I haven’t been tracking the technology and I believe somebody would intuitively have to be keeping their knowledge updated of the upcoming technology trends in order to make an informed call on that front. Since my cell phone is considered to be barely functional in today’s terms, I am not that person. All I can do is read their financial statements, but while they historically have been quite profitable, it appears that the market is indicating otherwise. For example, look no further than analyst estimates, as compiled by Yahoo Finance:

Without knowing anything, my advice to any potential investor in RIMM would be to hold back until that February 2014 estimate is deeply negative.

RIMM has about $1.8 billion in the bank without any debt, so they do have some maneuvering room for research and development. I have no idea whether Blackberry 10 will actually be a competitive product or not, but clearly the market is not thinking so. If you believe the market is wrong, wait until those estimates go even lower and overreach on the downside – then invest. Today’s analyst report from Morgan Stanley that downgraded the company to a sell and called for its break-up was one more piling onto the bad news sentiment. Will there be more?

A fairly interesting tidbit is that Prem Watsa, from Fairfax Financial (TSX: FFH) fame is recently on the board of RIMM and Fairfax has 26,848,500 shares of RIMM, a position that is now deeply underwater.

Nokia vs. RIMM

While Apple’s iPhone continues its consumer mania and Android being almost akin to what Microsoft Windows was when it was dominant in the 1990’s, one has to wonder whether there is a market for the low end of mobile phone users.

For example, this includes myself, where I am perfectly happy not having a data package which is slowly making me a rare individual in my age bracket.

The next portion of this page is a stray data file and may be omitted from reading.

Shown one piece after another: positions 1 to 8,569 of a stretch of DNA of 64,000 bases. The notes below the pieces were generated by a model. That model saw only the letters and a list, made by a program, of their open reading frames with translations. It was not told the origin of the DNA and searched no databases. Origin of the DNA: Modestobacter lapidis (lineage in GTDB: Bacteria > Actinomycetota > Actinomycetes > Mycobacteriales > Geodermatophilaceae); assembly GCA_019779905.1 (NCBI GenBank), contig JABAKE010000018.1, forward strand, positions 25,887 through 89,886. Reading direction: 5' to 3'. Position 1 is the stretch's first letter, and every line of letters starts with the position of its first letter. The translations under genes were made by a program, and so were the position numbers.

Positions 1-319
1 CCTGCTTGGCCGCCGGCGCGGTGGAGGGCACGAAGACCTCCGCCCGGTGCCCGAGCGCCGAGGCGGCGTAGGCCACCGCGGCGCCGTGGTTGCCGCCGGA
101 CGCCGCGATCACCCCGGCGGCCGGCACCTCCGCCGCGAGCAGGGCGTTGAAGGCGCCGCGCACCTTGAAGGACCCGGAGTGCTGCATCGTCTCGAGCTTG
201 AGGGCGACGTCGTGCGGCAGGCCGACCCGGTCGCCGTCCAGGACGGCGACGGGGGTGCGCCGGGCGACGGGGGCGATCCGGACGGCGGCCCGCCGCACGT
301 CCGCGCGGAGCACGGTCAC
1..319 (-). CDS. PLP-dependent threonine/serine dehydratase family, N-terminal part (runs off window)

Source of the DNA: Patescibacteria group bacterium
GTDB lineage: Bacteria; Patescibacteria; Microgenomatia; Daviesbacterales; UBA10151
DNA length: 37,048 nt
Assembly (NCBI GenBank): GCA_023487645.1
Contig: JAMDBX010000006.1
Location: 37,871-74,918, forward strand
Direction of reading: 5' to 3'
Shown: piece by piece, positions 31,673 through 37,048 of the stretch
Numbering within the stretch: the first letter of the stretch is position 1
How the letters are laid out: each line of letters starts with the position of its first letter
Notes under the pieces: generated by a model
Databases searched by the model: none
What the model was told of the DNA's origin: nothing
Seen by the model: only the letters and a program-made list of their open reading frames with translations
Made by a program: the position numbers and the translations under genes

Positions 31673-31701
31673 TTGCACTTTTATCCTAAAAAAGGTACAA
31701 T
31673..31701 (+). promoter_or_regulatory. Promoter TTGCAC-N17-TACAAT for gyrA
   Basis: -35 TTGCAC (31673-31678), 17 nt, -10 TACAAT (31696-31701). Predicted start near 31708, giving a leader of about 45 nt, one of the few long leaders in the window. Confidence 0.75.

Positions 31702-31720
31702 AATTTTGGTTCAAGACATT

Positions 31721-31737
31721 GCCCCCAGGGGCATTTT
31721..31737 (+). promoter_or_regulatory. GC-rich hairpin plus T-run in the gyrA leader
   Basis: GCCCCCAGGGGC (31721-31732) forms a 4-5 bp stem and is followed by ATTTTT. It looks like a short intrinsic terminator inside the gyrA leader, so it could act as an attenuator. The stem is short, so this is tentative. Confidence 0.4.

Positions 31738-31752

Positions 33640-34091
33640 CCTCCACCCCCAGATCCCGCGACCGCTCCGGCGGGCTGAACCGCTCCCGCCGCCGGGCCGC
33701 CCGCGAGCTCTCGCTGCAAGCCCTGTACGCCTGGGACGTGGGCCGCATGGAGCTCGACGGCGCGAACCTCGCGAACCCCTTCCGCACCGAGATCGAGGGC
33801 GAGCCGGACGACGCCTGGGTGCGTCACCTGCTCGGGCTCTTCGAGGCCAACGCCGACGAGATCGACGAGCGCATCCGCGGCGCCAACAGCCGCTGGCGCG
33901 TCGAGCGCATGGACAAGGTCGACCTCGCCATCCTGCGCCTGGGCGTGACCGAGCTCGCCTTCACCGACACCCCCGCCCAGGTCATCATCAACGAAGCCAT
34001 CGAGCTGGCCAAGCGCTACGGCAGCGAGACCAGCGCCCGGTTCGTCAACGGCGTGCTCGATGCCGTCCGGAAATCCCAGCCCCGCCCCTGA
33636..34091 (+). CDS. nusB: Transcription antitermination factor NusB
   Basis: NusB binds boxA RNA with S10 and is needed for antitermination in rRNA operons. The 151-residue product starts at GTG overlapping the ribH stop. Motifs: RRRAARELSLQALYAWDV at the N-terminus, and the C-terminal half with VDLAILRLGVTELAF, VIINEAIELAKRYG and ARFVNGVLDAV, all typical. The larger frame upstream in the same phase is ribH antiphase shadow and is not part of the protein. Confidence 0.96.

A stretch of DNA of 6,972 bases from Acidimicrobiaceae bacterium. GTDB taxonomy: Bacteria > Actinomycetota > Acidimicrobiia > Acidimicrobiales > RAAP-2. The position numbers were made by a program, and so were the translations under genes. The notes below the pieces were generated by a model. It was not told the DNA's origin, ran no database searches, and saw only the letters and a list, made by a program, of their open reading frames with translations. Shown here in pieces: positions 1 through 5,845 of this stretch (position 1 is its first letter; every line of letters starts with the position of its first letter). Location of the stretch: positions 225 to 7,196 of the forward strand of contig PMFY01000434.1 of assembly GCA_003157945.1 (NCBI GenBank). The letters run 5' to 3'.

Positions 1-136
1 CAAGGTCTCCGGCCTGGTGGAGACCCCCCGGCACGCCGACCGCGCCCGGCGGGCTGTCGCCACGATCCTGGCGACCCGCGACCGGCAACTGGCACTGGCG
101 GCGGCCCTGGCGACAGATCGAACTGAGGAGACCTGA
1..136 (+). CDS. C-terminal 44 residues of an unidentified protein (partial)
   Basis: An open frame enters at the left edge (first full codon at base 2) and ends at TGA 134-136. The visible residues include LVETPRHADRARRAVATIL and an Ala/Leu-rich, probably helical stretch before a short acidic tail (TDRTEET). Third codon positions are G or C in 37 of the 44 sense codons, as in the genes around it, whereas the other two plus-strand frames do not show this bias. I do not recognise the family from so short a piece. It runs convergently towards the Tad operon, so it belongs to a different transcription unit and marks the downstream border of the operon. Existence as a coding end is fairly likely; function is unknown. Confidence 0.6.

So I took a brief look at Nokia (NYSE: NOK) which attempted to compete in the high end market but obviously lost. However, there should still be a space for them in the market – just not at the insanely huge margins that companies like Apple get on every iPhone. It is not like the winner-take-all market of operating systems back in the 90’s – although the application market does drive some component of sales, ultimately if the device has a web browser and is compatible with the local telecom company’s wireless infrastructure it will sell. The question is at what price.

Strictly looking at the numbers, paying a $4 billion enterprise value for a company still making $44 billion in sales seems like a relatively decent margin of error cushion. An additional factor is that the analysts still project Nokia to be losing money this year and barely making anything in the next year. Ideally you’d want to see both of those projections to be even less rosy.

This is why I wouldn’t invest in RIMM at the moment – expectations have not been hammered down enough, although they are getting to the point where your margin of error is somewhat compelling relative to sales and what you are paying.

Disclosure: No positions in either company.